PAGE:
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Books in Brief: Full of Beans by Jennifer Holm, Zap! Nikola Tesla Takes Charge by Monica Kulling


Full of Beans by Jennifer L. Holm; Random House, 208 pages ($16.99) Ages 8 to 12.


Beans Curry, featured in Holm’s Newbery Honor book “Turtle in Paradise,” returns in this funny, heartwarming sequel set in Key West (where Holm’s ancestors hail from) in 1934 during the Great Depression. There are no jobs and no money, and the town went bankrupt so there’s no garbage pickup. Beans’ dad has gone to New Jersey looking for work, so 10-year-old Beans is the man of the family, scavenging with his kid brother through garbage dumps for condensed milk cans to sell when he’s not babysitting his troublesome baby brother, trundling him around town in a wagon. Kids play marbles in the streets, dogs run wild, nearly everyone in town is on public relief, the businesses are boarded up, the houses are dilapidated and in bad need of a paint job, (“Our town looked like a tired black and white movie”) and times are so desperate a grown man might hire a kid to smuggle liquor to his customers. The unforgettable voice of Beans narrates the tale. “Me and the gang were sitting on Duval Street watching our toenails grow.” Bean loves “the pictures” and dreams of being a star in Hollywood. Help comes to town in the unlikely form of a stranger who rolls into town in a shiny automobile. (Readers will be fascinated to know that help came through the intervention of New Deal Federal Emergency Relief Administration and one Julius Stone Jr., who came up with the idea of transforming Key West into a tourist destination, through marketing, painting, and the help of volunteers – including kids – to pick up garbage and rake seaweed off the beach.) Beans’ first meeting with Stone is hilarious: Stone is wearing Bermuda shorts, which Beans considers underpants: “Maybe he was someone’s relative who had just gotten out of the loony bin. Wouldn’t be the first time.”

– Jean Westmoore


Zap! Nikola Tesla Takes Charge by Monica Kulling; illustrated by Bill Slavin; Tundra Books, $17.99.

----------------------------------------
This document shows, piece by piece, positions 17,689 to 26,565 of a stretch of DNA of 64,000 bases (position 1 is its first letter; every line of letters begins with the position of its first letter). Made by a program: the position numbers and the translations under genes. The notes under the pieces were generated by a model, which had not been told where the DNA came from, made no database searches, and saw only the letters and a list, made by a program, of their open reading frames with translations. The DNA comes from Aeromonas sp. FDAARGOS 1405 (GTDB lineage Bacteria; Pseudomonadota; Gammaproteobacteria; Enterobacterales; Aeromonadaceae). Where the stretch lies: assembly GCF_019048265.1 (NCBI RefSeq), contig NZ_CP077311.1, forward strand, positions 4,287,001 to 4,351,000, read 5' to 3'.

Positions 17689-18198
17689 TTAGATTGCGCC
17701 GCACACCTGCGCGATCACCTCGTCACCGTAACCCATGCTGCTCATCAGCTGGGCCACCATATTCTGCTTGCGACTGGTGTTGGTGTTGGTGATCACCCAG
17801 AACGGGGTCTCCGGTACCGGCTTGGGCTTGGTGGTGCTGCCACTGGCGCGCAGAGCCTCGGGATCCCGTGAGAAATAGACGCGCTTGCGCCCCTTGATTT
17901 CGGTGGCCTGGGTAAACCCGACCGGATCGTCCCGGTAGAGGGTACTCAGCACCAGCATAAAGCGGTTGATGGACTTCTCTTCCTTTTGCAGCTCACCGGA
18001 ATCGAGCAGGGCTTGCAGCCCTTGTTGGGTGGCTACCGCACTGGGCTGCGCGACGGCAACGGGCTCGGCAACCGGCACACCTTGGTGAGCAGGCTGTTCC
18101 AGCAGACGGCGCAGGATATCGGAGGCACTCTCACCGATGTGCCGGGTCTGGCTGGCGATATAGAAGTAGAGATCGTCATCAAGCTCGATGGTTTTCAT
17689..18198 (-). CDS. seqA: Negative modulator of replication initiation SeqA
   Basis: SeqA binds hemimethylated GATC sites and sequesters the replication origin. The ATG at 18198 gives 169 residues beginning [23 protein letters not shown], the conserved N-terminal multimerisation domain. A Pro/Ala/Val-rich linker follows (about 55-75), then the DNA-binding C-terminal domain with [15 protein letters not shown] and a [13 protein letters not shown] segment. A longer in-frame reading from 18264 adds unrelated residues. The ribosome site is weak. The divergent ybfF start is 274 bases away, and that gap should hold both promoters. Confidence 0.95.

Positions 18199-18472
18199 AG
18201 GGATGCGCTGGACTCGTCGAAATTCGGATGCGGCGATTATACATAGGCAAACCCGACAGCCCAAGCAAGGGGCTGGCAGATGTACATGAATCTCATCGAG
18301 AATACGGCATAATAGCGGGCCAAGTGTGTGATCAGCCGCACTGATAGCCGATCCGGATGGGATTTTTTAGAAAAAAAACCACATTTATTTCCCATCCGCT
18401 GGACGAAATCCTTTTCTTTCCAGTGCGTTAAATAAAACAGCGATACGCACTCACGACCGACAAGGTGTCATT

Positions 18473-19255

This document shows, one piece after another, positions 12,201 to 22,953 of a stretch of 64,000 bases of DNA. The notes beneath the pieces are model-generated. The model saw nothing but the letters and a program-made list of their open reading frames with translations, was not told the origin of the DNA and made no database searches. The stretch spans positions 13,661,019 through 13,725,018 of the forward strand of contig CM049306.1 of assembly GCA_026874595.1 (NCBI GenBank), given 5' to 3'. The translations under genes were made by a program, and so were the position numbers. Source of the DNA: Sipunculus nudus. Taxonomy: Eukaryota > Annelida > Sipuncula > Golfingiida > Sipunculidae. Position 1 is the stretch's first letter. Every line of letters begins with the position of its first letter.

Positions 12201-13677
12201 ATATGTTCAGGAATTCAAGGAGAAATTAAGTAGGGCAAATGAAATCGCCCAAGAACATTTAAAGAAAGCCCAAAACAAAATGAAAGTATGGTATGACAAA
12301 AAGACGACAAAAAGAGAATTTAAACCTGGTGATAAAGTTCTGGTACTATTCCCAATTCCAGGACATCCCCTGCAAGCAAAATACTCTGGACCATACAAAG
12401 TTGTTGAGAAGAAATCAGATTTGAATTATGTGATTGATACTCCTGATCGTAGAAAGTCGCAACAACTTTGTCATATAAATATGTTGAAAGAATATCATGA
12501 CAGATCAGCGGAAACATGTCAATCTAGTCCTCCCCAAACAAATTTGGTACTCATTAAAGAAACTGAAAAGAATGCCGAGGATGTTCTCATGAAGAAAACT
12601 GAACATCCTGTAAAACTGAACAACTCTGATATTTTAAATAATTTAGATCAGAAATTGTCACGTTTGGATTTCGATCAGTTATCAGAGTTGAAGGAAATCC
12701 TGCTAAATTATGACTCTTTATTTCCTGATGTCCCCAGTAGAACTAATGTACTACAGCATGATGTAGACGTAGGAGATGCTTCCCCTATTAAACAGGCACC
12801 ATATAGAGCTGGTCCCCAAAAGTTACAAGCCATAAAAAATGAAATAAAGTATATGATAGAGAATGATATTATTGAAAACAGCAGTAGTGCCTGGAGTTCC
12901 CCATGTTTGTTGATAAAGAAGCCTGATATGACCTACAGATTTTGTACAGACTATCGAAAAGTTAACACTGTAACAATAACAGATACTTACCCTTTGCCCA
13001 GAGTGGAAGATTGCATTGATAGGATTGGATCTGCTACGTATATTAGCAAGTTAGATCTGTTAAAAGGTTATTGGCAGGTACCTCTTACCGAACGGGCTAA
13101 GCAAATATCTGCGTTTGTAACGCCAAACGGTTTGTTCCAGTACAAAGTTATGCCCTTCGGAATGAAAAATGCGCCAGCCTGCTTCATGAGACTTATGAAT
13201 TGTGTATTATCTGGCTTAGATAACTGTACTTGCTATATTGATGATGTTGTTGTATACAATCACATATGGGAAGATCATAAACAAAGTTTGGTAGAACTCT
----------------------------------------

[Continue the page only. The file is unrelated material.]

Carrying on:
This latest installment of the excellent “Great Idea Series” offers a marvelous picture book biography of Croatian-born Nikola Tesla, the genius inventor behind harnessing the power of Niagara Falls. Kulling uses colorful anecdotes and lively writing to swiftly chronicle Tesla’s life, starting with his arrival in New York in 1884 with a letter of introduction to Thomas Edison, the “electrical wizard” of America. Edison wanted to stick with direct current, but Tesla knew better, and in partnership with George Westinghouse, built the first hydroelectric power plant in Niagara Falls in 1895.

– Jean Westmoore


The Inseparables by Stuart Nadler; Little, Brown and Co. (352 pages, $27)


The best fiction illuminates life’s realities, and Stuart Nadler spotlights the fact that we all skate on a very thin edge between joy and sorrow, respectability and shame, life and death.

Or, as Henrietta tells her granddaughter Lydia in “The Inseparables,” you can be sitting next to a window in a restaurant having a perfectly nice lunch and, “A bird could come through the window right at this instant and impale you.”

One of the defining events of Henrietta’s life was writing a book, which “had in it the first in-depth diagram of the vagina that had ever appeared in a mainstream book, or, more accurately, a book that was being sold in the supermarket.” Think “Valley of the Dolls” mashed up against “The Joy of Sex.”

Henrietta intended it as a feminist statement that was “supposed to symbolize some epochal generational shift. Women assuming some whiff of a man’s primal violence.”

The book and its author were misunderstood. It sold well, but the book was roundly mocked and made its author infamous. In private, men assumed that the author of a racy book would be sexually promiscuous.

Nadler’s novel examines a predatory sexual environment America’s daughters confront as they explore the jagged terrain of early adulthood. Here, it’s Lydia who becomes the prey.

For all the serious topics this book tackles, Nadler takes a light tone. He doesn’t preach; he reveals.

– Martha Sheridan, Dallas Morning News

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